If the result is correct and reaches all the goals of the customer plus is still easy to read and modify the content, then what’s the use of forcing yourself to write hacks to get CSS layout to work properly? Who says that is ‘correct’? The correctness is in the rendering, including efficiencies thereof. The fact that a content rectangle is named via a labelled DIV instead of a TABLE is no measure of correctness, in my opinion.

  35. Jem said:
    On February 4, 2009 at 6:20 pm

    "Who said ‘CSS is too hard’?" I didn’t say anyone had said that. I just said that I don’t have to whine it to get shit done. You’re putting 2 and 2 together and coming up with 24.

    Likewise, I didn’t say that I’m a purist, I didn’t say that there were no situations where tables would be more appropriate, I didn’t say that there are no deficinies in CSS (quite the opposite, on HN, in fact) and I didn’t say that it’s possible to entirely separate content from presentation. I would even go so far as to say that it’s not possible to FULLY separate content and presentation, because there are elements of HTML that are presentational in themselves (with or without CSS). What I said was that it’s possible to reorder elements in a page without affecting how it is displayed.

    Feel free to keep jumping to conclusions though.

  36. Sarai said:
    On February 4, 2009 at 7:12 pm

    Amen, sister. (This was flagged as an error [?] so I had to submit it twice.)

  37. izze said:
    On February 4, 2009 at 7:13 pm

    *jump*

  38. Vixx said:
    On February 4, 2009 at 7:29 pm

    Oh my word. I’m amazed, Jem, that this post has been taken on and beaten to death with such ferocity. I say this because I think I’m staggered that so mainly tightly-wound people actually give a fuck this hard about the age-old and frankly boring CSS v table debate.

    Seriously, people. Unclench.

    V xx

  39. Christine said:
    On February 5, 2009 at 3:04 am

    ./shrug

    From a fairly amateur point of view on both sides, I just think CSS looks nicer and is easier to maintain and change. I remember how intimidated I was by CSS but after 35 mins on your tutorial site I felt more comfortable with it than with tables. Learning it definitely helped me grow as a coder and designer, so thanks for that Jem ^^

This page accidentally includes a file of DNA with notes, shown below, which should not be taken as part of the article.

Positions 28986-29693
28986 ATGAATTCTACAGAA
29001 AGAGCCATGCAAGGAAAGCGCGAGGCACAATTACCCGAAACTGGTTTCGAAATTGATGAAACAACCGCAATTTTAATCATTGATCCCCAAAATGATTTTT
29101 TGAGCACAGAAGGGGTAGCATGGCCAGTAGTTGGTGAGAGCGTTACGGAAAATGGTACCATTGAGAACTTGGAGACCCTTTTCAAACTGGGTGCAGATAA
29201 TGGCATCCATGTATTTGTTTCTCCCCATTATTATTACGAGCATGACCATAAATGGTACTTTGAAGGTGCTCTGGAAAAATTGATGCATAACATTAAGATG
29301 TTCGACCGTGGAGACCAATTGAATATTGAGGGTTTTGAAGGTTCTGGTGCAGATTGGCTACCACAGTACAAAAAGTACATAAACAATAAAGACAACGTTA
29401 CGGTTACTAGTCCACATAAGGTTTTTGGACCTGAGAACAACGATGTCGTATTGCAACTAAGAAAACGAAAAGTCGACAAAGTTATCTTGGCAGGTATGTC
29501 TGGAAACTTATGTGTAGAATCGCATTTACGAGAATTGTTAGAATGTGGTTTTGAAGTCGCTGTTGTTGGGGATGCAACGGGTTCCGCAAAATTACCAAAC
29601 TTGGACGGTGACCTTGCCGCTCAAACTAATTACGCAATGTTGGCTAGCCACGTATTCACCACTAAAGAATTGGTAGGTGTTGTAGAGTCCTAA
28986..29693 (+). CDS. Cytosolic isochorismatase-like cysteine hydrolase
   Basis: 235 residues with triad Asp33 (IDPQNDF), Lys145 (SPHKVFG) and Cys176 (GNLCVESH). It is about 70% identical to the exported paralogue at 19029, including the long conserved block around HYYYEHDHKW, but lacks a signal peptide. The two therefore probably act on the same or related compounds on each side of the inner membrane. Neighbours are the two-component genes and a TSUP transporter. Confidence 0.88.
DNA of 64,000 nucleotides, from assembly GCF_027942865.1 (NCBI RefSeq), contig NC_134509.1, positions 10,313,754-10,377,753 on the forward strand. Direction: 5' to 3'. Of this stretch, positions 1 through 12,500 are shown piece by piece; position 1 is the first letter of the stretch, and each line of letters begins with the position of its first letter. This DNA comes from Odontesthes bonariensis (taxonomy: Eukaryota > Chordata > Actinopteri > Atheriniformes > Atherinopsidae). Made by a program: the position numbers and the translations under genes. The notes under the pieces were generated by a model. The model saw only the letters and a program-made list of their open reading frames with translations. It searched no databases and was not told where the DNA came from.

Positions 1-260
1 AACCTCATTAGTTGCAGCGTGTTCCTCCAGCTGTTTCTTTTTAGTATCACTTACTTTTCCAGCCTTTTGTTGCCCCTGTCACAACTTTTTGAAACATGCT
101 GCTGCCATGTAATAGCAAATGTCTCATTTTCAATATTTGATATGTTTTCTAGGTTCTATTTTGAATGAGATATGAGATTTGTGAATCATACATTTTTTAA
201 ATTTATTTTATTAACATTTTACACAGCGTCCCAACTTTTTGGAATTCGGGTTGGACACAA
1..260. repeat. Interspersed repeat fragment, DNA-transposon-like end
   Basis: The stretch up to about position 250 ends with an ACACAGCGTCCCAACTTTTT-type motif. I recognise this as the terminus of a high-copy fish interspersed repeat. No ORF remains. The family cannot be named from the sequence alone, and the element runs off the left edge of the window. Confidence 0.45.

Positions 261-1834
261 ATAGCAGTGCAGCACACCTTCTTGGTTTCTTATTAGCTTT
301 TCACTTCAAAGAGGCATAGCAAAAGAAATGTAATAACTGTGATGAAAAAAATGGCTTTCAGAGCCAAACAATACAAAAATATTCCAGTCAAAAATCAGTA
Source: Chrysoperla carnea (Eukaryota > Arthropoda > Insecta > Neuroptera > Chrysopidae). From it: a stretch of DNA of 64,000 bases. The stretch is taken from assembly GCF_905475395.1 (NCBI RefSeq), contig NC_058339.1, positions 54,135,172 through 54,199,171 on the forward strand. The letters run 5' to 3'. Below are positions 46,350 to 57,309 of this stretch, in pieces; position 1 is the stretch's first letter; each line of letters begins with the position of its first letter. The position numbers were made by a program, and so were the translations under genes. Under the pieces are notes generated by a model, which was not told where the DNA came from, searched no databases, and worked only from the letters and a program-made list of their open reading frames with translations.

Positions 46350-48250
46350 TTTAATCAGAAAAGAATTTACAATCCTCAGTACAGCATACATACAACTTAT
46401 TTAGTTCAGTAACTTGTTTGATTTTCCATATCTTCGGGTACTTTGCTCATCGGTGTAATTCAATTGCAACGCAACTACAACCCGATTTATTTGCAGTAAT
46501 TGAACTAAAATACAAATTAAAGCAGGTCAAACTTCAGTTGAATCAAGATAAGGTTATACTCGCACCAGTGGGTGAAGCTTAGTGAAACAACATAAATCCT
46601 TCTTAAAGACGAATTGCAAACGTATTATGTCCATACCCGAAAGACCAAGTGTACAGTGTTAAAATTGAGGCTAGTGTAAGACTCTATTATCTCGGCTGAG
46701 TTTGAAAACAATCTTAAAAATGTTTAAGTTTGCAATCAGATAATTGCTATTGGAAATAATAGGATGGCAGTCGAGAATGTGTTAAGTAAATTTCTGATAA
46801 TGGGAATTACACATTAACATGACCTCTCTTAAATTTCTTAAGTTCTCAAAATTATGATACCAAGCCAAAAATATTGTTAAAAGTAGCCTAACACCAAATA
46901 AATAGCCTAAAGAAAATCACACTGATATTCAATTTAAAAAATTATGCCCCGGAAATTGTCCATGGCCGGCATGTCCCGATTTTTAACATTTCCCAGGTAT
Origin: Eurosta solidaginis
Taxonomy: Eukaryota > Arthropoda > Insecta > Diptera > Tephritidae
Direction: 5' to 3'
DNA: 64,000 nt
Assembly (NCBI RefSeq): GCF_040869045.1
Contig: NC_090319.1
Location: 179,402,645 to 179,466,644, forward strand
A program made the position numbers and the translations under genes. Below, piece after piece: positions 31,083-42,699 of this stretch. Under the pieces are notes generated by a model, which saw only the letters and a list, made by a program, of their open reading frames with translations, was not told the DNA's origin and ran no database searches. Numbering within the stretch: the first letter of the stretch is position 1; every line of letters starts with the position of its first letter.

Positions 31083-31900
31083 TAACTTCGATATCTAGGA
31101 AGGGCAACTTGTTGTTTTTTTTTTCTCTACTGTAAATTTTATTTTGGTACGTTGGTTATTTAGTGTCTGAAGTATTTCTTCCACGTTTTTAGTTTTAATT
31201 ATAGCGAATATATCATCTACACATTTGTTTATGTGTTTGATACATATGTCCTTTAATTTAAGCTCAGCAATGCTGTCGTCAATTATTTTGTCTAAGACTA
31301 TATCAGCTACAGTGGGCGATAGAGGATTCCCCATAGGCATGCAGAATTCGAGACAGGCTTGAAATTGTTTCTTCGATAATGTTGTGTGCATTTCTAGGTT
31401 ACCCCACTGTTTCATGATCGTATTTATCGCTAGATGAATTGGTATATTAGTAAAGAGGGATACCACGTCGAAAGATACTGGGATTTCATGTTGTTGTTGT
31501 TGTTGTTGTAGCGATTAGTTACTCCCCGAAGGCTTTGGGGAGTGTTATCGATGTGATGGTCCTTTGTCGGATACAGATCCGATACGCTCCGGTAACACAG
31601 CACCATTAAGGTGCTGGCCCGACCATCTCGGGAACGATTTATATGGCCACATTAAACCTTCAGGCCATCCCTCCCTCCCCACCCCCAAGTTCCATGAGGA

I think people who don’t "know" you the way we do will always give you a hard time. Especially since your arguments are always so logical and well thought out. Must drive them crazy ~_~

  40. Stephanie said:
    On February 5, 2009 at 5:01 am

    The mentality that because you know the rules means you get to break them irritates me. This isn’t art. This is a semantic code. There are protocols and procedures to the way things are done. Tables were designed to display tabular data. End of story. Used as anything else, it’s a hack.

    If you choose to use tables as a design mechanism, that’s fine. But don’t go around shouting it’s just as correct as using CSS, but it just plainly isn’t.

    Jem, nor anyone else, said anything about tables being too hard. I believe most simply found them constricting, whereas divs feel a little more controllable. While this leads to the risk of them being unwieldy, at least they’re not owning you the way tables can manage to do sometimes with their rigid structural rules. Divs are brilliant because they’re meant to be floated and pushed around and nudged in all sorts of ways. Tables, you get a box with a bunch of other boxes. That’s it.